A: The second big thing is that the whole financial monetary area is now getting a proper firm standing. So whether it is the public sector banks getting themselves into the holding company, their appointing system getting formalised, whether into the monetary policy committee that is being created or the public debt management office or the bankruptcy laws that are being put in place.
You may argue again that there were certain provisions. Yes you need to get the court system moving faster. All of that I agree. So there is a lot about the implementation that I agree but this is a very big area. Even if they do a half decent job it would radically change capital allocation in this country.
Q: So those are the long term pluses. You have already told me that directionally you don’t expect the rupee to depreciate in any big fashion even if we were to see up to 200 basis points cut.
A: I am talking in a basket basis.
Q: That predicated on what price is crude though. Are you expecting crude to stay around 60, when you say that?
A: Anything below USD 70 is par for the course as far as India is concerned. Obviously those are very significant that changes the dynamics but then that will change the dynamics of many things else in the world as well. So, anything within plus USD 10 on either side of what it is now is good.
Q: It seems this week at least benign to some extent we seemed to have gotten past the worst regarding Greece. We seem to have gotten some very dovish comments coming from Janet Yellen. This weekend, yes of course we saw the China rate cut come through and that is going to be the one big question mark facing the global economy but do you think that the global context is benign enough for the fund flows to continue to India in the same momentum?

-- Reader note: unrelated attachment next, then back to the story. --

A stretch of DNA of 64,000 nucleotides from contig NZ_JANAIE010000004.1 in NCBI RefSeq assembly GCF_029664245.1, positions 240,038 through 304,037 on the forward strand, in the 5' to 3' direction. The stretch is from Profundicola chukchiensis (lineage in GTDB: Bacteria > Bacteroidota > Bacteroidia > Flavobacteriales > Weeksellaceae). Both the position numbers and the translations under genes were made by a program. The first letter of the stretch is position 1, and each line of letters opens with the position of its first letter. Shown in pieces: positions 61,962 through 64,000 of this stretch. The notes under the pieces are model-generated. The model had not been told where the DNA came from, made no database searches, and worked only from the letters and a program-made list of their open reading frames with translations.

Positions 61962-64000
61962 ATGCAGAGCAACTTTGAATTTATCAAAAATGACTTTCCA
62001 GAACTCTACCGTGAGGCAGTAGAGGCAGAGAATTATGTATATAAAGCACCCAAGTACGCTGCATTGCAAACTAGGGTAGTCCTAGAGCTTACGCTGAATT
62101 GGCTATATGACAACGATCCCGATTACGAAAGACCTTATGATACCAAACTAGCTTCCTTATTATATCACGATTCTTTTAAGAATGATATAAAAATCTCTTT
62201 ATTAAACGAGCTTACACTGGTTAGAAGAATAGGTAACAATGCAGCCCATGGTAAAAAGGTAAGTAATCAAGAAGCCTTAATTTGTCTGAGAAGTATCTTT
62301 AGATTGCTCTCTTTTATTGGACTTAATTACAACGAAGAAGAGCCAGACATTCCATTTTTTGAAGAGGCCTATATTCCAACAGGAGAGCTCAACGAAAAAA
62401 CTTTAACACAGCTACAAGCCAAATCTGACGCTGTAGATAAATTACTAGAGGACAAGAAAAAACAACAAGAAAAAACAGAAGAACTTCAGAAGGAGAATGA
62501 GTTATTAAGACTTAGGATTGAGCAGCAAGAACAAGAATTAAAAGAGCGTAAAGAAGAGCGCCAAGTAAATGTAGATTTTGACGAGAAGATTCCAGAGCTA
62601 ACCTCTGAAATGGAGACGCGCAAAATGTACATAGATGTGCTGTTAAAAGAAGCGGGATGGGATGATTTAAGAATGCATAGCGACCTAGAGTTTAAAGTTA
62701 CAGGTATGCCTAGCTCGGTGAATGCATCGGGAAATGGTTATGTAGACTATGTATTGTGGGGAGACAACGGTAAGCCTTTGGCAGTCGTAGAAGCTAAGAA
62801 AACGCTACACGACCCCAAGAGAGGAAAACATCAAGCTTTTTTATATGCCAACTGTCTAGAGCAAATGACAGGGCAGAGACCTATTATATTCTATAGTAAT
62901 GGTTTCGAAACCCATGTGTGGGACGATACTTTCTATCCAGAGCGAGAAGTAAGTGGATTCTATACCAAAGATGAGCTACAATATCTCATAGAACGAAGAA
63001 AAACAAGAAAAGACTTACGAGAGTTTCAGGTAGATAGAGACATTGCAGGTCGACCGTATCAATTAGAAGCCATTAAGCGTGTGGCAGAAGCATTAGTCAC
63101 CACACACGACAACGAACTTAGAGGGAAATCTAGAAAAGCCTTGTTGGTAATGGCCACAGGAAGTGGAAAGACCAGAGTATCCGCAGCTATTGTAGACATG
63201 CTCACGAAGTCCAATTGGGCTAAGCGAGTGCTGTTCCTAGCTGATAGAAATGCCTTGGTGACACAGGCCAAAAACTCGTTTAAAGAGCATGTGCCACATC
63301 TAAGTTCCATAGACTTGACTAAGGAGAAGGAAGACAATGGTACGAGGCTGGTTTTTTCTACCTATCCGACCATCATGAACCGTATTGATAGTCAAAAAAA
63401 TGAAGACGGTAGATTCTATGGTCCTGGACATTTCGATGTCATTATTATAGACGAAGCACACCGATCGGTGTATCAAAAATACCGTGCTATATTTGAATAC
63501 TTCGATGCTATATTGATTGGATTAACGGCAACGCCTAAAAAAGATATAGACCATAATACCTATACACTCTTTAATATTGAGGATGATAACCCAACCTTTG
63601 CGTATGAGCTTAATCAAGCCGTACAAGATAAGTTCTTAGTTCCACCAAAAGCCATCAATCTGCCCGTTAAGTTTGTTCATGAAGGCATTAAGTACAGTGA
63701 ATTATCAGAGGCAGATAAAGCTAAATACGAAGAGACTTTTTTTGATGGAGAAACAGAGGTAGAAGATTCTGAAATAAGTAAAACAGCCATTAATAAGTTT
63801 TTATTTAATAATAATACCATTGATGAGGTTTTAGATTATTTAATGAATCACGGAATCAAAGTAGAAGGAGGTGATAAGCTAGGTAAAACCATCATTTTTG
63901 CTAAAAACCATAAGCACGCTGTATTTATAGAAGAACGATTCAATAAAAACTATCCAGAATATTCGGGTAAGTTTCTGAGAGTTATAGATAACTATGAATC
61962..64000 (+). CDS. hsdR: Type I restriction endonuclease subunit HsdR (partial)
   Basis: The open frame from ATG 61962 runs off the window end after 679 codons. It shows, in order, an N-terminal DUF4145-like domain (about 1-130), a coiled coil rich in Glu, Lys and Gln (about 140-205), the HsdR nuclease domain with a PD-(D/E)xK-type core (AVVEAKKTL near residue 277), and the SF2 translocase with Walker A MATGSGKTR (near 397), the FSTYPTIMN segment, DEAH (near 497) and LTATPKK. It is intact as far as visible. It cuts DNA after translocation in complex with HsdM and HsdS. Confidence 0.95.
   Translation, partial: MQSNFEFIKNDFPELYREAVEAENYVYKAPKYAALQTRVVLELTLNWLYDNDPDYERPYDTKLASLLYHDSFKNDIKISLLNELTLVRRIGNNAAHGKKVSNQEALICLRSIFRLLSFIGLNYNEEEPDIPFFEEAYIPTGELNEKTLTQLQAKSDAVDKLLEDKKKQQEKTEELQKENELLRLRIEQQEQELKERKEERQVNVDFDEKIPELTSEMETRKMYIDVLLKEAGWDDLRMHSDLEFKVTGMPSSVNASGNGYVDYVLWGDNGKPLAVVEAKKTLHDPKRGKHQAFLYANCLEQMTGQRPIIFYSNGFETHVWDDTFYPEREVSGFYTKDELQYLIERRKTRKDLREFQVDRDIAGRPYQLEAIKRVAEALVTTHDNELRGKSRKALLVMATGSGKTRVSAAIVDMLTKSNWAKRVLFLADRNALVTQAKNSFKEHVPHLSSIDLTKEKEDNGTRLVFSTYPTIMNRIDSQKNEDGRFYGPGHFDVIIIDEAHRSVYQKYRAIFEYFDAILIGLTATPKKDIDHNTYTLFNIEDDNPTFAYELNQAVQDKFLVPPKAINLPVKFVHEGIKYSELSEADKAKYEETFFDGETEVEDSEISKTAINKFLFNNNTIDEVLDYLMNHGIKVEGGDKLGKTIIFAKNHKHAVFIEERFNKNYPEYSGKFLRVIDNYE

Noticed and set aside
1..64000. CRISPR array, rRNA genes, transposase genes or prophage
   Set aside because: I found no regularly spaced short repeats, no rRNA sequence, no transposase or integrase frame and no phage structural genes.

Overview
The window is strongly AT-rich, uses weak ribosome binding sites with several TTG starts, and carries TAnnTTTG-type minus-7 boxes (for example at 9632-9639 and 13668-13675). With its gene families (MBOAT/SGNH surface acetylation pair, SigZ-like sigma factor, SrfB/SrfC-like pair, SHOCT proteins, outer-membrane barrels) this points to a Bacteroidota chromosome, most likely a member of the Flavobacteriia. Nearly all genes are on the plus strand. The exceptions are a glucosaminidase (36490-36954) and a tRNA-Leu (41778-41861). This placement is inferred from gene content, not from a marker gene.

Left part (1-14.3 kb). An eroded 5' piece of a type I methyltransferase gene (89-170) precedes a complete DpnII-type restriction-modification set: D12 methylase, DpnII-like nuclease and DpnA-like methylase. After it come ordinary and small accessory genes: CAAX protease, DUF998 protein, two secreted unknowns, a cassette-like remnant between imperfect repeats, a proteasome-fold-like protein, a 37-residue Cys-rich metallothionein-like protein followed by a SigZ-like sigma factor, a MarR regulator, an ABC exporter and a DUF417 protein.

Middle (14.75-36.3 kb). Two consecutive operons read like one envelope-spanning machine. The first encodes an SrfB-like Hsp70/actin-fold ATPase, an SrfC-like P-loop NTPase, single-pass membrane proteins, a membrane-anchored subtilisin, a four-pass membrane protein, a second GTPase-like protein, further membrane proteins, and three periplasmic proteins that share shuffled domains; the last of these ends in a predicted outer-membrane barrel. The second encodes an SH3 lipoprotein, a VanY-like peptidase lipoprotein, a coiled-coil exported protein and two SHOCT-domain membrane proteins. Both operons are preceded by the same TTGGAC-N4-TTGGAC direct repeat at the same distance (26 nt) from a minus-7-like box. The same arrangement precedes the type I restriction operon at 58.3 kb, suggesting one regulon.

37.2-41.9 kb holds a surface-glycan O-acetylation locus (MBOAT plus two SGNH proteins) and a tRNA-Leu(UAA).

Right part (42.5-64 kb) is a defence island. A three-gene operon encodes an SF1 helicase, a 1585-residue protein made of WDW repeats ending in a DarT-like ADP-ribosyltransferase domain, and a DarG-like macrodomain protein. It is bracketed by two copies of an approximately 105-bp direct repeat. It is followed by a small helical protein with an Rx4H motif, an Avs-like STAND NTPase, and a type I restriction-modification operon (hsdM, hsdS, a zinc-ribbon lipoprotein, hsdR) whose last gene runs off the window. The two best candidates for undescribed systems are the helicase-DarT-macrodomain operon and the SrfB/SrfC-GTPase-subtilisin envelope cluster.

A: Yes, the capital will remain cheap and what you are going to see is interestingly a return to global imbalances. Basically what is going to happen is that the US will continue to grow above – so basically expect three percent plus growth coming out of the US. This will begin to suck in capital at some point simply because US, infrastructure capacities etc at some point they will begin to invest in it. They will go back to running large current account deficits meanwhile China will slow down very significantly. It is already happening, it is expected over the next five years to slow down ever further and that will mean that we generate enormous current account surpluses.
So what will happen is that you will get global growth but also return to imbalance which as I have argued over the years is not necessarily a bad thing but it will also generate enormous distortions. It is a question of managing those distortions but in the meanwhile the huge amounts of capital coming out of China over the next decade or so will keep the long term capital cheap for the world even if central banks begin tightening and that is the opportunity for India and that is why I keep coming back to the issue of a lowering interest rates in India. The world is awash with capital and will remain awash in capital in the foreseeable future. So there is no reason for a capital starved country like India not to go out and get on with it.